So the guitarist was just playing that riff, the drummer got involved and made a beat along to it which is basically identical to what you hear on the track and the melodies started just flowing straight away.

I was telling everyone to be quiet whilst I tried to work out the chorus chords and the melody there. That song just kind of came together in one bang, which was really exciting. But in other circumstances it might be just me sitting down with an acoustic guitar and writing the song completely acoustically first before thinking of the soundscapes that surround.

How do the songs come out in a live performance?

We like to have our live drums – I think it’s really important to have a live drummer on stage. A lot of electronic music people can tend to just leave it programmed. But to have a live drummer on stage is important because you need that natural kick drum punching people in the stomach. We have our four-piece set up with Tim on the drums and he’s got his sample pads as well which trigger our out-beat kick-drums, big snare drums and the other electronic percussion sounds. We got Caleb on the side playing bass and most of the time he’s playing that on a MOOG, which is a bass synthesizer and that really shakes the floor.

We love to play vocal sets and tuning live; we do a lot of hard tuning stuff because that’s a lot of fun. It’s all really important to have the interaction inside the music while you’re presenting it live.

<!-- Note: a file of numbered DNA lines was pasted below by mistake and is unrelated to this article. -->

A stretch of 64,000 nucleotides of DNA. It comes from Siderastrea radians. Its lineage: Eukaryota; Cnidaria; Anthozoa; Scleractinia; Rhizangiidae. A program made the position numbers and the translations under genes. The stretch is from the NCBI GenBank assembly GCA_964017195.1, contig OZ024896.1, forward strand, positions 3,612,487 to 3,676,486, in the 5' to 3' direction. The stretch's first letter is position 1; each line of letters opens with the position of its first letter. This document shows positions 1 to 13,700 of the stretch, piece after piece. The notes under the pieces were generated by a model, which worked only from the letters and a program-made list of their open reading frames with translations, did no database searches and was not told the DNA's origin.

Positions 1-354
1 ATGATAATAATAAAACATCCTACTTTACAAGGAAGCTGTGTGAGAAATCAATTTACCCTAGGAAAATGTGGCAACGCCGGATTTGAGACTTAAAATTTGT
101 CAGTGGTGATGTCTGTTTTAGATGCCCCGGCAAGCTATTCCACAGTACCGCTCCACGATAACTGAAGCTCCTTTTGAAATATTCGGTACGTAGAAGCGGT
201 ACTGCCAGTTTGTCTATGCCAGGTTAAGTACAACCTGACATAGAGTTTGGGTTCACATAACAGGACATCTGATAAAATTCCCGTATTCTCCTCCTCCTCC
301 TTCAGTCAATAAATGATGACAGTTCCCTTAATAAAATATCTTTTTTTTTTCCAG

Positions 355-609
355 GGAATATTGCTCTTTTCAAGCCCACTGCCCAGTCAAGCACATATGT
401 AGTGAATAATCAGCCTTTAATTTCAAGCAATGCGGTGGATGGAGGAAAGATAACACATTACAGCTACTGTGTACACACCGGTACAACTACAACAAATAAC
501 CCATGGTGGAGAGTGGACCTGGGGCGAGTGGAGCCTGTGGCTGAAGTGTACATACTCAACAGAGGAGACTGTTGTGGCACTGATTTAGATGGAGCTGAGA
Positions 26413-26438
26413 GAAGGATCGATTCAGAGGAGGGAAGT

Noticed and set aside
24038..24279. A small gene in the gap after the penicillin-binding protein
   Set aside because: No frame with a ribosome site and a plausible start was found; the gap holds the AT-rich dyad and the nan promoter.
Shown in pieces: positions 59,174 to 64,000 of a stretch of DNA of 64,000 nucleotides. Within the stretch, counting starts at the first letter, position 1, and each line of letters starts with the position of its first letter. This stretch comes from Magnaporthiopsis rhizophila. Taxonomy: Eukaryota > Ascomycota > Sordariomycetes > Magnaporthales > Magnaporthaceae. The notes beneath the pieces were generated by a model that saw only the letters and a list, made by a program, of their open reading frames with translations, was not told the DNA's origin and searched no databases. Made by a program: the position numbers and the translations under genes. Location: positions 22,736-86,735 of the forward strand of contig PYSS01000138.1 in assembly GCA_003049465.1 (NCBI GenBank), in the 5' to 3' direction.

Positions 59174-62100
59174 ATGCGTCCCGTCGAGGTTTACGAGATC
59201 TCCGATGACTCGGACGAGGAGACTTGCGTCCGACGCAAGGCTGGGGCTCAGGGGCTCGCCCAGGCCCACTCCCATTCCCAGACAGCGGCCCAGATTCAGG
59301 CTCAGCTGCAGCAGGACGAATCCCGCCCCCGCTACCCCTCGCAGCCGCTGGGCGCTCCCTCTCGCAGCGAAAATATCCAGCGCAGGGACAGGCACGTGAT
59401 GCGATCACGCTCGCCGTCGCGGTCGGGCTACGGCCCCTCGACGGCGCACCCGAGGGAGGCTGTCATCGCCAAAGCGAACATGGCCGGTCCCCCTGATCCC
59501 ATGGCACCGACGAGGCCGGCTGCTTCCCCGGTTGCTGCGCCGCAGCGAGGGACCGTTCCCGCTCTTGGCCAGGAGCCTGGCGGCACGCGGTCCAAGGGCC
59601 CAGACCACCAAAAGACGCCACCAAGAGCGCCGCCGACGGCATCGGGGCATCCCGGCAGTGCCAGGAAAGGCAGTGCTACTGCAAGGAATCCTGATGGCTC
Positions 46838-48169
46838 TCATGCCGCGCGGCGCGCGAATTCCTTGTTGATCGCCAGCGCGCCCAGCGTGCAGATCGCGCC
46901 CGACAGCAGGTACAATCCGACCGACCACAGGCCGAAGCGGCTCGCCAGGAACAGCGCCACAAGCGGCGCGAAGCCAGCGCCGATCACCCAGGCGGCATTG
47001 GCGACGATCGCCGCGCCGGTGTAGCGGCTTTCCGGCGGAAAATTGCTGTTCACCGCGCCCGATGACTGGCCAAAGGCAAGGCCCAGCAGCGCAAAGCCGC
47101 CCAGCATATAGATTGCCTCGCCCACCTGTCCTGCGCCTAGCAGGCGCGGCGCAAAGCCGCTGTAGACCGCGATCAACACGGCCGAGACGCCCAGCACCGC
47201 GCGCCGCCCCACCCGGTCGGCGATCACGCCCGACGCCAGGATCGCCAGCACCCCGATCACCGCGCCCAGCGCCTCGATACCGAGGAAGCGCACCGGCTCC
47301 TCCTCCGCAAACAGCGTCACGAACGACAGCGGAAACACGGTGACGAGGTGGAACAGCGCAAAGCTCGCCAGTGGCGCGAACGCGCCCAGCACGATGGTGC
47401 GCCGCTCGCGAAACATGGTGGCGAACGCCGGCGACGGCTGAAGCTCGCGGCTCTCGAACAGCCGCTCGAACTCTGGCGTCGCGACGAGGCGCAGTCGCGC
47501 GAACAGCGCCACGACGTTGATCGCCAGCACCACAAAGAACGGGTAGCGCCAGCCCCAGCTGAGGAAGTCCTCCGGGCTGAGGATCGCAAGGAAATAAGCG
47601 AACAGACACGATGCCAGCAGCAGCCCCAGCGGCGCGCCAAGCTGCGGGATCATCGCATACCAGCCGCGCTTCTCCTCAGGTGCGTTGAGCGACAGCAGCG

Is the single West Coast a secret homage to Western Australia?

I actually spent a few years living in Perth while I was a kid so the chorus is has got this summer, warm feeling that came over me whilst I was singing it. So while I was singing “I’ll be thinking about you” I kind of was replacing the you – we put it in brackets – as a symbol for Perth and all those feelings that surrounded that time, the memories and all that stuff. You just kind of summed that all up in one letter. We thought it was kind of cool; maybe it’s not I don’t know. Also West Coast is obvious, which is the title of the song; we thought it would be nice to chuck that in the title as well.

The lyric video for West Coast shows you had that summery vibe in mind.

We definitely thought it would be nice some imagery that takes you to a warmer place. Especially for people living in Melbourne like we are; winter feels pretty long at the moment.

Since you’ve already made three singles as a band, any plans for an EP?

We’re getting into a very creative time at the moment. We’re thinking about locking ourselves down to get as much material out as we can so from now its building up some songs to put on an EP and I’m doing quite a bit of travelling over the next couple months because I’m playing guitar for an artist called Woods.

 I’ll be bringing my laptop and a notepad with me so hopefully we can smash-out some of the next batch of KING’s songs. So by the time I get back we can release those and that’s kind of our goal at the minute to get that EP ready.

Joe Wilson

Joe prides himself on being the only person to consider sparklers in a total fire ban to be a good idea and surviving the 20 minute odyssey from the festival to his campsite at Southbound. He is a regular punter at Perth gigs and has recently picked up the grand title of Master of Reviews at Grok. He also suffers from alcohol-induced multiple personality disorder and has two known alter-egos; Late Night Joe and Chuck.